Dads will be back soon!
I have been exploring how to make quick and delicious breakfast meals after my friends requested me to prepare my lemon buttermilk waffles. This was a variant of the orange buttermilk pancakes I prepared for the June 1 blog, only that I realized that using lemon for buttermilk is best for waffles. Incidentally, the recipe was also featured in the July 2014 issue of Appetite magazine.
(Photos courtesy of Toots Manuel)
In any case, I checked Food Network to look for Eggs Benedict, a rich breakfast sandwich consisting of ham or bacon, poached egg, and Hollandaise sauce. Apparently, it was allegedly made as a cure for a hangover and the first Eggs Benedict was made south of the border in New York City (it’s American after all!). Checking the trusty old Wikipedia, Eggs Benedict has a lot of variations based on the meat that goes with it: Eggs Blackstone (uses steak instead of ham or bacon), Huevos Benedictos (uses Mexican chorizo). Interestingly, I also read that the dish is called Eggs Benjamin in some parts of Canada (uses smoked salmon) and yes, a Filipino version of Eggs Benedict (replacing the English muffin with a Pinoy sweet bread called ensaymada)!
To give the dish a Canadian twist, I thought of using Canadian Peameal Bacon (which an American friend of mine refers to as ham) and I stumbled upon Tyler Florence’s recipe, which includes Hollandaise sauce that’s easy to make. I did not alter the recipe, except I thought of adding lemon zest to the Hollandaise sauce. It took me about 20-30 minutes to prepare two dishes, assembly included! And the Hollandaise sauce was almost perfect! Not bad for a first timer! 😀
What about my kids’ verdict? Well, one of my daughters said she wished I prepared two sandwiches for her. Here’s Tyler Florence’s link to the Hollandaise sauce recipe and how to assemble the Eggs Benedict. Check it out and enjoy!
Food appears to play a significant role in one’s major life events. People gorge on food during
the holidays, birthday parties, or any life event. But defining a life event, especially for a Filipino
varies. Food usually finds its way to a wedding reception, a baby’s baptism, a despedida
(farewell party) and even a relative’s lamay (wake). When I was a Jesuit volunteer in far flung
Malipayon, Bukidnon, I remember attending a wedding reception where the chicken used in
the tinolang manok dish was literally picked (sinungkit) from the tree’s branches and the
tapang kalabaw (water buffalo beef jerky) was air-dried near the straw hut’s ceiling!
For most Filipino Catholics, the season of Lent means an abstinence from meat during Fridays
and days of fasting on Ash Wednesday and Good Friday. In Pampanga ( a province in Central
Luzon, Philippines) where my family and I used to spend Good Friday (the day Jesus Christ is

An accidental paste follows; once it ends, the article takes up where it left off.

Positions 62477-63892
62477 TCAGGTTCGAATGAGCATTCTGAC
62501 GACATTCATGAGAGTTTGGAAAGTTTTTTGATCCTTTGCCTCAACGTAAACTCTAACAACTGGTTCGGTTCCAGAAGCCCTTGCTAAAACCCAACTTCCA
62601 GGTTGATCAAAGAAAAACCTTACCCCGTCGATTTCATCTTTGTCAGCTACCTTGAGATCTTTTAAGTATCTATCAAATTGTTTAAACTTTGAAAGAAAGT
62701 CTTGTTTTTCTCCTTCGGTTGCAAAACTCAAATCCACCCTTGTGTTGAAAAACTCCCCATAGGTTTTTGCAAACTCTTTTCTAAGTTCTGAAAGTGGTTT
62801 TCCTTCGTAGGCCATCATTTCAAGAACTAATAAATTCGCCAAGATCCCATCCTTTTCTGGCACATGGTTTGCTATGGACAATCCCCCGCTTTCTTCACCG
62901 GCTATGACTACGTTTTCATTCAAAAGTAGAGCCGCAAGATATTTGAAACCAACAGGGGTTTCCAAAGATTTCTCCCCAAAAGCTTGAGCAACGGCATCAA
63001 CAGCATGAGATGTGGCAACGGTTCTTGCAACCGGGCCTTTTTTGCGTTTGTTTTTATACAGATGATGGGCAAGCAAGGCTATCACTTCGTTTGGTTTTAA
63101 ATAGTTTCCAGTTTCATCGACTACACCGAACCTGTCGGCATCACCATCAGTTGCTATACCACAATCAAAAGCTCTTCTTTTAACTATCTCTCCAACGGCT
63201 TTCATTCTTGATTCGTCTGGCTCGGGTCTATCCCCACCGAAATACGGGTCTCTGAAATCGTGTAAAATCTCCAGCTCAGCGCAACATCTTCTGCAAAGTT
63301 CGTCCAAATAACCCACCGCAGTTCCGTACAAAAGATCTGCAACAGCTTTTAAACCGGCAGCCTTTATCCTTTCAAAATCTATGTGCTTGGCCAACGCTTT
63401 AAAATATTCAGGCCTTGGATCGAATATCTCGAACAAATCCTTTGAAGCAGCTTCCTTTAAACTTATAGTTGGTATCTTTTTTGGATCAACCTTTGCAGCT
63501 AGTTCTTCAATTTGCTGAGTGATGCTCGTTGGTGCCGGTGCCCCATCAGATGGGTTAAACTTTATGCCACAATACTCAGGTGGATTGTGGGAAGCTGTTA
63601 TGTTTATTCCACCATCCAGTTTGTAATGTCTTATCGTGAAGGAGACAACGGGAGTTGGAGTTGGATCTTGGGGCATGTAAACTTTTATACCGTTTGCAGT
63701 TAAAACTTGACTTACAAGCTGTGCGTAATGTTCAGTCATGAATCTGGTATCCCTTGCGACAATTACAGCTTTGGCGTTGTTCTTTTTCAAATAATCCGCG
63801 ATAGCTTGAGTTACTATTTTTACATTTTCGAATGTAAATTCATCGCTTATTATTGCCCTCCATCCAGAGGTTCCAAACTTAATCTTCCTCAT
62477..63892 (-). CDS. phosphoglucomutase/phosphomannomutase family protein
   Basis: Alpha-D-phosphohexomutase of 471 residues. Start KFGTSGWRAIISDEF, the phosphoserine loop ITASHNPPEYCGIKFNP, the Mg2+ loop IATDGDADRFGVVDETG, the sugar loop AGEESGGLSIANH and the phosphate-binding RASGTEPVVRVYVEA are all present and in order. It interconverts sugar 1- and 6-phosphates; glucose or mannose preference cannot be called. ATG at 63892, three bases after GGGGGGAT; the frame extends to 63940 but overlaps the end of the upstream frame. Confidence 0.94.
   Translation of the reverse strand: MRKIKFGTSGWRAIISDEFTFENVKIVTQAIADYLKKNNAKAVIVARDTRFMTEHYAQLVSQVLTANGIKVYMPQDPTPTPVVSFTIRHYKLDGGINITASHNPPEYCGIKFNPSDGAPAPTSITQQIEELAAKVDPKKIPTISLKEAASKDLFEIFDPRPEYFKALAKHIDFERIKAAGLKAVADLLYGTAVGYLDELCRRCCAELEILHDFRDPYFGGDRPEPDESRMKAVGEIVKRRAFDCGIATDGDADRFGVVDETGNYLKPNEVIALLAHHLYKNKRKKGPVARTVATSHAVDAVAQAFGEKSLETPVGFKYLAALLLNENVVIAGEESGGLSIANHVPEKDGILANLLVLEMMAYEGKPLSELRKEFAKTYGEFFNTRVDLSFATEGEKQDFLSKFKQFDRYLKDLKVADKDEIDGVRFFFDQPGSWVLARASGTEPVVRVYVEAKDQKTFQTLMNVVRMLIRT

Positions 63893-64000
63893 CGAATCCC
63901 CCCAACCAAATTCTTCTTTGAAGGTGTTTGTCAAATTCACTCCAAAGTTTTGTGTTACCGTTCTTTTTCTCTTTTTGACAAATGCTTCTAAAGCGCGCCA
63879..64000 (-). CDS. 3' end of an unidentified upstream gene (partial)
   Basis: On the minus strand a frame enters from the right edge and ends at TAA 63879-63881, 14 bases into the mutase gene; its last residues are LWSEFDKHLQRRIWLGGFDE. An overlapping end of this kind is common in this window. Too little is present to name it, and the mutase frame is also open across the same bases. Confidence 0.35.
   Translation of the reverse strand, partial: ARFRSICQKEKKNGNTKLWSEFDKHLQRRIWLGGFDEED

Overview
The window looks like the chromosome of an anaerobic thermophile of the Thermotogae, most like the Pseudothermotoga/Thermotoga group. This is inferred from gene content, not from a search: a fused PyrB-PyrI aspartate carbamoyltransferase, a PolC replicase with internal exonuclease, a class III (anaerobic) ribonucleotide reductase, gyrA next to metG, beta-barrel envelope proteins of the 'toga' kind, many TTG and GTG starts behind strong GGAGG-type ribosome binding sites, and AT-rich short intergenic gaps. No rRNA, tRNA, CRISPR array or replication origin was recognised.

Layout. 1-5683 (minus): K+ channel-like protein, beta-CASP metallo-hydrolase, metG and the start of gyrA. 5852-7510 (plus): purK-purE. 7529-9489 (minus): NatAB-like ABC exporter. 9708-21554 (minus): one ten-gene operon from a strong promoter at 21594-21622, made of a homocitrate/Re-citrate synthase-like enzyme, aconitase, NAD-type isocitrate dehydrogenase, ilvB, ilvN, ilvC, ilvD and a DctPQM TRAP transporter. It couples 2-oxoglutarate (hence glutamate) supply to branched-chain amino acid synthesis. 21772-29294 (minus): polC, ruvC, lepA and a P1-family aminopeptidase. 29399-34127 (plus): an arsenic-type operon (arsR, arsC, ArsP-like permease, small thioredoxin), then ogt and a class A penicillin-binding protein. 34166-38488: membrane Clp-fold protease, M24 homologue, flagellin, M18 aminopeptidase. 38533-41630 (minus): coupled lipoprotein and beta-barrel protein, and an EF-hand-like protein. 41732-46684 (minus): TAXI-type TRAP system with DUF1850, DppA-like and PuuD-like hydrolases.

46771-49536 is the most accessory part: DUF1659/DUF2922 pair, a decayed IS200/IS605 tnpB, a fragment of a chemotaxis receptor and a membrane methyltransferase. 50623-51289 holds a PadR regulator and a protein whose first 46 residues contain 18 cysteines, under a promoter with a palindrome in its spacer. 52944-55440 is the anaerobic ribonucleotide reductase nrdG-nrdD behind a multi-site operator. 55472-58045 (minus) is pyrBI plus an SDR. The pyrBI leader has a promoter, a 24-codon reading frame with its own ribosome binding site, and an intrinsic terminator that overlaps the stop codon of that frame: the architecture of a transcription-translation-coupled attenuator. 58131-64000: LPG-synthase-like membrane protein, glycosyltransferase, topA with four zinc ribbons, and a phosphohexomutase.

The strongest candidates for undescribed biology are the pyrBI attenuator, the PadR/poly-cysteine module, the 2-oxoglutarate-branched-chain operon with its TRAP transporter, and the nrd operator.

believed to have been crucified), food consisted of inihaw na dalag (broiled mudfish), mongo
(mung bean) soup, steamed eggplant and ampalaya (bitter gourd) leaves, sukang nipa (vinegar
from the nipa plant) and bagoong (anchovy) or taguilo (fermented shrimps with rice)! Despite
the meatless diet, my relatives still found ways of making the kids’ Good Friday meal fit for a
celebration of life!
The Lenten sacrifice was not lost on us and each year, we still try our best to abstain from meat
on all Fridays of Lent even if we have moved to Ontario where fish is usually frozen and
expensive! The recipe that we’re featuring in today’s blog is Basa fish fillet, which can easily be
bought from most supermarkets. The taste of the fish is very similar to the fish and chips snack
so enjoy! Come to think of it, you can add spuds to this dish if you like! 😀
CAJUN STYLE FISH FILLET WITH LEMON BUTTER SAUCE
1 pack of Basa fish fillet
1/2 cup fresh lemon juice
salt and pepper to taste
2 cups of bread crumbs or yellow corn meal
1 tbsp, mild chili powder
2 tbsp. parmesan cheese
2 cups vegetable oil
Optional: Sazon Goya con cilantro y aciote
1. Towel- dry the thawed fish fillet and slice into finger – size pieces.
2. Marinade the fish with fresh lemon juice, salt and pepper for about 14 hours to a day.
Add 1 tbsp. of Goya powder if available.
3. In a mixing bowl, combine and mix the bread crumbs or corn meal (highly
recommended), mild chili powder, Parmesan cheese. Add salt and pepper to taste,
4. Beat the egg in a separate in a bowl.
5. Spread the bread crumb mixture on a cookie sheet.
6. Dip the marinated fish fillet with the eggs and coat it with the bread crumb mixture.
7. Deep fry the fish for about 10-15 minutes over medium-high heat. Once the fish turns
golden brown, remove the fish from the pan and remove any excess oil.
8. Serve with lemon butter sauce and steamed rice or warm bread. Enjoy!
*Lemon butter sauce consists of 3 parts melted butter, 1 part fresh lemon juice, salt and
pepper to taste. My daughter, Lia, suggested that Kraft’s Three Cheese Ranch Dressing
might be a good substitute.
*Using cornmeal gives the fillet an extra crunch that my kids love.